To the swift hiss of rain down soot-greasy window panes and through a
medley of the smells of steam off wet overcoats and a pale stench
of fish, a judge turned rather tired Friday-afternoon eyes upon the
prisoner at the bar, a smallish man in a decent-enough salt-and-pepper
suit and more salt than pepper in his hair and mustache.

"You have heard the charge against you," intoned the judge in the holy
and righteous key of justice about to be administered. "Do you plead
guilty or not guilty?"

"I--I plead guilty of not having told her facts that would have helped
her to struggle against the--the thing--her inheritance."

"You must answer the Court directly. Do you--"

"You see, Your Honor--my little girl--so little--my promise. Yes, yes,
I--I plead guilty of keeping her in ignorance of what she should have
known, but you see, Your Honor, my little gi--"

"Order! Answer to the point. Do you," began the judge again, "plead
guilty or not guilty?" his tongue chiming the repetition into the
waiting silence like a clapper into a bell.

The prisoner at the bar thumbed his derby hat after the immemorial
dry-fingered fashion of the hunted meek, his mouth like an open wound
puckering to close.

"Guilty or not guilty, my man? Out with it."

Actually it was not more than a minute or two before the prisoner found
reply, but it was long enough for his tortured eye to flash inward and
backward with terrible focus....

* * * * *

On its long cross-town block, Mrs. Plush's boarding house repeated
itself no less than thirty-odd times. Every front hall of them smelled
like cold boiled potato, and the gilt chair in the parlor like banana.
At dinner hour thirty-odd basement dining rooms reverberated, not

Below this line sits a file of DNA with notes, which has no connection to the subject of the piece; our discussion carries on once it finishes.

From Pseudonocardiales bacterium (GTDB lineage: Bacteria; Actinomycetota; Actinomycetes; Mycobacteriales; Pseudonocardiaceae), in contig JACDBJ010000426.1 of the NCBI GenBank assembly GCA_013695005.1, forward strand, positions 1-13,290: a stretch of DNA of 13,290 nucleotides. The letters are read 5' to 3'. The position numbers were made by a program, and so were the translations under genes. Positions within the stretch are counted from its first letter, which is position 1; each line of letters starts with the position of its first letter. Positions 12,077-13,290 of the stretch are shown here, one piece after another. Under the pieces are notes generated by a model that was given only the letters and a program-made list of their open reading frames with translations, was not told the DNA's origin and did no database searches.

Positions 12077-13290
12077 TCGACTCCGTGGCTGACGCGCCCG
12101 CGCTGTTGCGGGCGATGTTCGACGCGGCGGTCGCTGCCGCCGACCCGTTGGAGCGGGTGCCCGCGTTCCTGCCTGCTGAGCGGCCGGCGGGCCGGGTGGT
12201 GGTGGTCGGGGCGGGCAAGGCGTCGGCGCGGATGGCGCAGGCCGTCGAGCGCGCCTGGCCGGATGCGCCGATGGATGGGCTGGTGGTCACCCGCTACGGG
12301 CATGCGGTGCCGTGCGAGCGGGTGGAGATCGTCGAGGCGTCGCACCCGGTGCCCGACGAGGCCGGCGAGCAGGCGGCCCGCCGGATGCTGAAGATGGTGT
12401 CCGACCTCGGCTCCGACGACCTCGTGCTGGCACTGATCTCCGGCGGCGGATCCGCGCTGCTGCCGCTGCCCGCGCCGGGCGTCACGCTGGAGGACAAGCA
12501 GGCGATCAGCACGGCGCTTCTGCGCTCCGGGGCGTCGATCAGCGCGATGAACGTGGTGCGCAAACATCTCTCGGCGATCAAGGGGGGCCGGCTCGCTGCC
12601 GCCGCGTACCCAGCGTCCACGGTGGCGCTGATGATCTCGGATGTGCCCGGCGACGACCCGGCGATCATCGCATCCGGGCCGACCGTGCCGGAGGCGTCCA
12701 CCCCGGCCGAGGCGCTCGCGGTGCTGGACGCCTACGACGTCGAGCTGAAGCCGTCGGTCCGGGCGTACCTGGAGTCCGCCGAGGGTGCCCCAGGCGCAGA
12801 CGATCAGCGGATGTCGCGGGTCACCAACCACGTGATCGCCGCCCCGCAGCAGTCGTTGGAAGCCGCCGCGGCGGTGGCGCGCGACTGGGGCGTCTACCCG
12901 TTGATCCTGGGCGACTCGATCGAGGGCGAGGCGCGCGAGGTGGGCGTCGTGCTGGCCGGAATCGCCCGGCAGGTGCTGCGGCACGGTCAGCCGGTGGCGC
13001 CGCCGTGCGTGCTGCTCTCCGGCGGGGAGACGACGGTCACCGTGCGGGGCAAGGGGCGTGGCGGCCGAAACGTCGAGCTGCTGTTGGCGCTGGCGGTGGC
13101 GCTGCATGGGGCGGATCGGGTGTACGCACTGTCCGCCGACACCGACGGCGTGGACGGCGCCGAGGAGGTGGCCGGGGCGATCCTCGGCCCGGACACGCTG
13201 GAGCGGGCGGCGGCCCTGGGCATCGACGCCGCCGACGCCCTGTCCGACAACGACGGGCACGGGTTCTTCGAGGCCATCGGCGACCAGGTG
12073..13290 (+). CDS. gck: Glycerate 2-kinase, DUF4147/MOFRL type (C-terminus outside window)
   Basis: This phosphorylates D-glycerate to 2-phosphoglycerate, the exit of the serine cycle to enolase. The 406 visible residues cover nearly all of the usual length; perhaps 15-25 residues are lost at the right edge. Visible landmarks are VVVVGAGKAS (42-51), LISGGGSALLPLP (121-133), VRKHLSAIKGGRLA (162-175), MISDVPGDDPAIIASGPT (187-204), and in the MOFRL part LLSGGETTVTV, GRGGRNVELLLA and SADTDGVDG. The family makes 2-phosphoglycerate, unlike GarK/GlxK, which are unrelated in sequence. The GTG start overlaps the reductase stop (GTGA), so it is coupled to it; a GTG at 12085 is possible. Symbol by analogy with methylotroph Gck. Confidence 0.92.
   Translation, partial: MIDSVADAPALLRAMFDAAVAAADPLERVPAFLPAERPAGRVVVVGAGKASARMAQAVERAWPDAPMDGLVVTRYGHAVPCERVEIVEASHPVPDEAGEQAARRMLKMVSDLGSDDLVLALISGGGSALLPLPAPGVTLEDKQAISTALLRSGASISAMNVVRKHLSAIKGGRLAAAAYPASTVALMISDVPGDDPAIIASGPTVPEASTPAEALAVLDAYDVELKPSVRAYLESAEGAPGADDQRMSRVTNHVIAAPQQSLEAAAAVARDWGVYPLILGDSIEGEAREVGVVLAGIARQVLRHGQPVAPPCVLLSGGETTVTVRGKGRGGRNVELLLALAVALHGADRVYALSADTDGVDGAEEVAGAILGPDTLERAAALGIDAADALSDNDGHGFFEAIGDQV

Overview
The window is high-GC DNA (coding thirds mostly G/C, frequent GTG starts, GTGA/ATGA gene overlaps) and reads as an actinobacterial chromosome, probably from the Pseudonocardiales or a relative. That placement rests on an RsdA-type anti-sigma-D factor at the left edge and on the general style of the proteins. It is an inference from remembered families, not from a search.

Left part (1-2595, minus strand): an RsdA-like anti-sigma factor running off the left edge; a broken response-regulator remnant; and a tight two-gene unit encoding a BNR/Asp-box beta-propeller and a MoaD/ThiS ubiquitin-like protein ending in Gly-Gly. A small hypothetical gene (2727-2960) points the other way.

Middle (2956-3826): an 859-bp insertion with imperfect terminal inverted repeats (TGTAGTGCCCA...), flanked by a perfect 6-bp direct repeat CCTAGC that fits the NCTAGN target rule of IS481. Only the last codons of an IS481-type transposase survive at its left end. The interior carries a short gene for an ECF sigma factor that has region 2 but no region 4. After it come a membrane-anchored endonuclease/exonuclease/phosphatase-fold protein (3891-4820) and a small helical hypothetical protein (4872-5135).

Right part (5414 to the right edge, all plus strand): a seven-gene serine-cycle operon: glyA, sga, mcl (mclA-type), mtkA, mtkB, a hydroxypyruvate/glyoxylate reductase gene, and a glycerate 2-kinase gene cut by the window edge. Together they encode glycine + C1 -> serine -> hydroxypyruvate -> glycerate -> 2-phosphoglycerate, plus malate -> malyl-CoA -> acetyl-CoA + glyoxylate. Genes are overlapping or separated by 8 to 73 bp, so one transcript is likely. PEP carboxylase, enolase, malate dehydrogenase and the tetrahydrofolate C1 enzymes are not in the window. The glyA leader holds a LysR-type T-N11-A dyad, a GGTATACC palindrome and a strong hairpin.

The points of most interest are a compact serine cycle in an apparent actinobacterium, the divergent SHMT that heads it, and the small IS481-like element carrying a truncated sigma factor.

uncheerfully, to the ironstone clatter of the canary-bird bathtub of
succotash, the three stewed prunes, or the redolent boiled potato, and
on Saturday mornings, almost to the thirty-odd of them, wasp-waisted,
oiled-haired young negro girls in white-cotton stockings and cut-down
high shoes enormously and rather horribly run down of heel, tilted pints
of water over steep stone stoops and scratched at the trickle with old
broom runts.

If Mrs. Plush's house broke rank at all, it did so by praiseworthy
omission. In that row of the fly-by-night and the van-by-day, the moving
or the express wagon seldom backed up before No. 28, except immediately
preceding a wedding or following a funeral. And never, in twenty-two
years of respectable tenancy, had the furtive lodger oozed, under
darkness, through the Plush front door by night, or a huddle of
sidewalk trunks and trappings staged the drab domestic tragedy of the

The Kellers (second-story back) had eaten their satisfied way through
fourteen years of the breakfasts of apple sauce or cereal; choice of ham
and eggs any style or country sausage and buckwheat cakes.

Jeanette Peopping, born in the back parlor, was married out of the

On the night that marked the seventeenth anniversary of the Dangs into
the third-floor alcove room there was frozen pudding with hot fudge
sauce for dessert, and a red-paper bell ringing silently from the
dining-room chandelier.

For the eight years of their placid connubiality Mr. and Mrs. Henry Jett
had occupied the second-story front.

Stability, that was the word. Why, Mrs. Plush had dealt with her corner
butcher for so long that on crowded Saturday mornings it was her custom
to step without challenge into the icy zone of the huge refrigerator,
herself pinching and tearing back the cold-storage-bitten wings of
fowls, weighing them with a fidelity to the ounce, except for a few
extra giblets (Mr. Keller loved them), hers, anyhow, most of the time,
for the asking.

Even the nearest drug store, wary of that row of the transient
hat-on-the-peg, off-the-peg, would deliver to No. 28 a mustard plaster
or a deck of cards and charge without question.

To the Jett Fish Company, "Steamers, Hotels, and Restaurants
Supplied--If It Swims We Have It," Mrs. Plush paid her bill quarterly
only, then Mr. Jett deducting the sum delicately from his board.

So it may be seen that Mrs. Plush's boarding house offered scanty palate
to the dauber in local color.

On each of the three floors was a bathroom, spotlessly clean, with a